But Tehran has denied providing arms or training to the Houthis. On March 31, Foreign Ministry Spokeswoman Marziyeh Afkham (left) said “the allegations about sending weapons by the Islamic Republic of Iran to Yemen are completely fabricated and sheer lies.”
The Houthis also deny direct support from Iran, but Houthi spokesman Mohammad Abdul Salam said in March 2015 that “Iran’s stance has been positive and the country has supported the Yemeni people.”
Regardless of Iran’s role, the Houthis have local sources of support as well. Former president Ali Abdullah Saleh and military units loyal to him – who fought the Houthis throughout the 2000s – have actually aligned with the Houthis and helped them rise to power, hoping to undermine Hadi and restore Saleh’s authority. The Houthis also reportedly receive funding through local supporters and sympathetic charities, as well as from illegal trade.
What are the Houthis’ political views?
The Houthis do not promote a coherent ideology, and their political platform is vague and contradictory. The original Houthi insurgents desired to imitate Hezbollah, to have power without actually ruling. “The Houthis have always been on the outside. They've been a militia group that's now starting to dabble in politics,” Yemen expert Gregory Johnsen, who studied and lived in the country for years, told NPR’s “Fresh Air” in April 2015. “And they don't really know how to rule.”
The Houthi emblem (left) only offers a broad view of the group’s views. It is made of up entirely of the following phrases, “God is great, Death to America, death to Israel, damnation to the Jews, victory to Islam.” But the Houthis’ Hezbollah-like denunciation of the United States and Israel often seems “largely for show,” according to Les Campbell at the National Democratic Institute. Their ties to former president Saleh threaten to expose the group as “just another group sharing in the spoils of corruption.”
The Houthis’ Zaydi roots do not necessarily dictate their approach to politics. Their leaders have claimed they are not attempting to revive the Zaydi imamate, but rather to seek greater political inclusion. Since 2011, they have used nationalist and populist language in their messaging rather than framing themselves as a strictly Zaydi movement. And they have cultivated a range of Sunni political allies.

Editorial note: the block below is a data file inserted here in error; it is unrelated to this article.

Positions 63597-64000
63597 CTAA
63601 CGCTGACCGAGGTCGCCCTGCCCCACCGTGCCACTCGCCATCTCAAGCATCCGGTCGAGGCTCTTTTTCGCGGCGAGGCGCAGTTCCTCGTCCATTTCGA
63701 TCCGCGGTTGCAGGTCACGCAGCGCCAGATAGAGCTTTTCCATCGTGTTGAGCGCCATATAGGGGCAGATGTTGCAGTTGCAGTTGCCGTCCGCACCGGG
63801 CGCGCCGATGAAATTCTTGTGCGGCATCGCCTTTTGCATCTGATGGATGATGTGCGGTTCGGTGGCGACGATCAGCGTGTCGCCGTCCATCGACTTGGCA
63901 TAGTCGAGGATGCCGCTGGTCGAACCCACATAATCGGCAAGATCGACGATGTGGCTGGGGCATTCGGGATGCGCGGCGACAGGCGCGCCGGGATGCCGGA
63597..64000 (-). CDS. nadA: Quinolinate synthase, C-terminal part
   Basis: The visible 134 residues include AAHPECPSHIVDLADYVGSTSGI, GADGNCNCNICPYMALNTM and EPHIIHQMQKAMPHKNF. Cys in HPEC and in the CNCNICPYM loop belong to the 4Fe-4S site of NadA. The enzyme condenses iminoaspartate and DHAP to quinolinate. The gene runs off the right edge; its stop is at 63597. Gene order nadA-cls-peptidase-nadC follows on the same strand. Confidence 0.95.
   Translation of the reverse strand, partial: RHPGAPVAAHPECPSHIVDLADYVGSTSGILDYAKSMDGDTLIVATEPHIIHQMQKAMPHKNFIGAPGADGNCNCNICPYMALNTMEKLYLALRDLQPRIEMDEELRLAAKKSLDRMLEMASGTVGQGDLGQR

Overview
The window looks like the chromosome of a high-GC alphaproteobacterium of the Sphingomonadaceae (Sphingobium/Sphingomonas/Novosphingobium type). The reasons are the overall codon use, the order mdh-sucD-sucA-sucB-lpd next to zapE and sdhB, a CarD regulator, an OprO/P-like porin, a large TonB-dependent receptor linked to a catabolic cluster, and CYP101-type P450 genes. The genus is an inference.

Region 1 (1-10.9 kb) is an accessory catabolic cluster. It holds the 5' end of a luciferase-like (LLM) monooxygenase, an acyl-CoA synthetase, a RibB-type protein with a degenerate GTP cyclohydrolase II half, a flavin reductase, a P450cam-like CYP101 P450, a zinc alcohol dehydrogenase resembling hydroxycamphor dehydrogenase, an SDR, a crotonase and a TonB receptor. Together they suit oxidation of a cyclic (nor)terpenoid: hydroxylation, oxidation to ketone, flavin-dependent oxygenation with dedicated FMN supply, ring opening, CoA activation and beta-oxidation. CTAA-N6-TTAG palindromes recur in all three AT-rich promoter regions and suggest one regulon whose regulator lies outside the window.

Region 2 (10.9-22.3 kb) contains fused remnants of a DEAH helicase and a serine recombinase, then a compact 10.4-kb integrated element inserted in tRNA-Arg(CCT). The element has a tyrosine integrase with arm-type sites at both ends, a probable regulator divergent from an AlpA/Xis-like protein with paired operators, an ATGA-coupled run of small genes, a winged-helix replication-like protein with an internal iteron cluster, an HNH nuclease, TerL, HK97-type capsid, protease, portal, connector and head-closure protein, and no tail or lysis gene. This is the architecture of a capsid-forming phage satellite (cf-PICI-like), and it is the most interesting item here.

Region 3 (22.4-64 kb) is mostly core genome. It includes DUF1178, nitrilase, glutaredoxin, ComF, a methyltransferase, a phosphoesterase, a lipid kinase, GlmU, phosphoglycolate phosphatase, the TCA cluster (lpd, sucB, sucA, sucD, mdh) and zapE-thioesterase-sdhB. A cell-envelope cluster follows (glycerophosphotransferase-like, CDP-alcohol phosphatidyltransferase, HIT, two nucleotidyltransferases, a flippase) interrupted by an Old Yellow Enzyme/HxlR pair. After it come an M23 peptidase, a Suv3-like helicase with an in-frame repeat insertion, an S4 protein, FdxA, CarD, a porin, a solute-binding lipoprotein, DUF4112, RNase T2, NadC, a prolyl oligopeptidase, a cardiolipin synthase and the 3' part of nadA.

The Houthis participated in the U.N.-sponsored National Dialogue Conference from 2013 to 2014. While they did not reject the reform agenda in principle, the Houthis opposed proposals to convert Yemen into a six-region federalist state. The proposal would link Saada with Sanaa, but the Houthis want Saada to be its own autonomous region.
What are the roots of the Houthis’ conflict with the central government?
Hussein Abdreddin al Houthi, a prominent Zaydi cleric and member of parliament from 1993 to 1997, became a strong critic of President Ali Abudllah Saleh in the 1990s. He accused the government of aligning too closely with the United States and Israel. Tensions mounted further after President Saleh reportedly cut funding to Hussein al Houthi in 2000. Frustrated by the Zaydis’ poor political and economic status, he began rallying supporters for anti-government demonstrations in the early 2000s.
The government issued a warrant for al Houthi’s arrest, and his followers began clashing violently with security forces. Al Houthi was killed by security forces in 2004. Since then, his relatives and supporters have waged six uprisings against the government, known as the Houthi wars. President Saleh accused Iran of supporting the rebellions. The Houthis signed a ceasefire agreement with the government in 2010, but joined the Arab Spring protests against Saleh one year later.
How did the Houthis rise to power?
After months of protests, President Saleh ceded power to his deputy, Abd Rabbuh Mansour al Hadi in November 2011. But Hadi enjoyed little popular support in Yemen, and the Houthis took advantage of the power vacuum in the north. From 2012-2013, they gained followers and allies. They consolidated their territorial control, pushing south towards Sanaa.
In September 2014, the Houthis took over the capital. They initially agreed to a U.N.-brokered peace deal that required them to withdraw from Sanaa following the formation of a unity government.